Political parties appeal to emotion by applying the principles of behavioral science to manipulate the public. They mount, finance and staff campaigns designed to inflame the passions of the electorate. Communication during election campaigns is one-way. There is no genuine attempt to consult the public interest and the serious issues are seldom those raised during a campaign. Surveys are conducted to find 'hot buttons' which generate a desired response and professionals use the information to mold 'messages' which the candidates and the parties feed the public in a flood of misinformation. It is a rabble-rousing technique.

Intelligent decisions require dialogue; assertions must be examined, not in the sterile environment of a televised debate, but in depth. The electorate must be able to examine candidates and discuss matters of public concern, and, with the knowledge so gained, make decisions. They have no opportunity to do so.

Carefully reasoned decisions are anathema to political parties. They will do everything in their power to prevent the ascendance of reason as a basis for political decisions. Their strength is based on their ability to inflame the passions of their constituents. They are expert at doing so.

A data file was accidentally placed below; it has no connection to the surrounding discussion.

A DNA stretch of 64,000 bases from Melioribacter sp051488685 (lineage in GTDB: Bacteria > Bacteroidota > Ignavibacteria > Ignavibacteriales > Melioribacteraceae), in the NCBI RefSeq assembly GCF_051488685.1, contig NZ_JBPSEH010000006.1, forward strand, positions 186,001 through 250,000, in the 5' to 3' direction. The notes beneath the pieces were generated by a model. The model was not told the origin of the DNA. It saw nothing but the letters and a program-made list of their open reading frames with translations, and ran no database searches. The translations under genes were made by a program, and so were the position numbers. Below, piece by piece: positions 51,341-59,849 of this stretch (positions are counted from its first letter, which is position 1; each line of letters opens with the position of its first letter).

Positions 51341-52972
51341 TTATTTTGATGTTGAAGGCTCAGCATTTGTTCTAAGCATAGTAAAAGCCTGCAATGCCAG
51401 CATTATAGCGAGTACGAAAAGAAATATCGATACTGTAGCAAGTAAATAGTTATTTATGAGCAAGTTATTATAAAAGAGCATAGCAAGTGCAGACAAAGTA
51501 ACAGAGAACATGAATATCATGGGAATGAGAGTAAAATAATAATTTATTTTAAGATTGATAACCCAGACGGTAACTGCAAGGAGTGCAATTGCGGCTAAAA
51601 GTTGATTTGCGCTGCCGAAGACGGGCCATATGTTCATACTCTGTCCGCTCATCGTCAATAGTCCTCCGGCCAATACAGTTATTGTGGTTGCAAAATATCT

The current process is a farce ... but what is the alternative?

Political parties, in their omnivorous quest for power have, during my lifetime, gone a long way toward destroying the greatness of my homeland. Unrestrained, they will succeed.

It need not be so.

Those who seek good government need not tolerate the corruption of party politics. We do not need partisanship, which sets one person against another; we need to select our representatives by agreeing among ourselves on the issues we want addressed and the individuals we think best able to resolve them. In other words, to improve our government, we must change the way we select our representatives.

We have the technological ability to support a more democratic method; the big hurdle is to get people to acknowledge the problem. Many fall victim to the common malady of believing our press clippings. We've been told so many times through so many years that our political system is the best in the world, some of us can't admit it is a cesspool of corruption, funded by special interests that buy the laws we endure.

Most Americans assume political parties are legitimate centers of power under our Constitution. That is untrue. Nothing in our Constitution authorizes, institutes or enables political parties. \

The difficulty lies, not in our Constitution, but in our will. We must want to build a political system that puts public interest above partisanship, a method that responds to vested interests but is not controlled by them. We can only do so if we mind the words of the perceptive cartoonist who wrote:

"I have met the enemy and he is US."

Political systems are always an embodiment of human nature. Until we learn to harness our own nature, we can improve neither our politics nor our society. There is no Constitutional bar to devising a more democratic process; the only impediment is ourselves. Since we can not divorce our political institutions from our own nature, we must make virtue a desirable attribute in those who seek political advancement. That may be difficult, but it is not impossible.

Fred Gohlke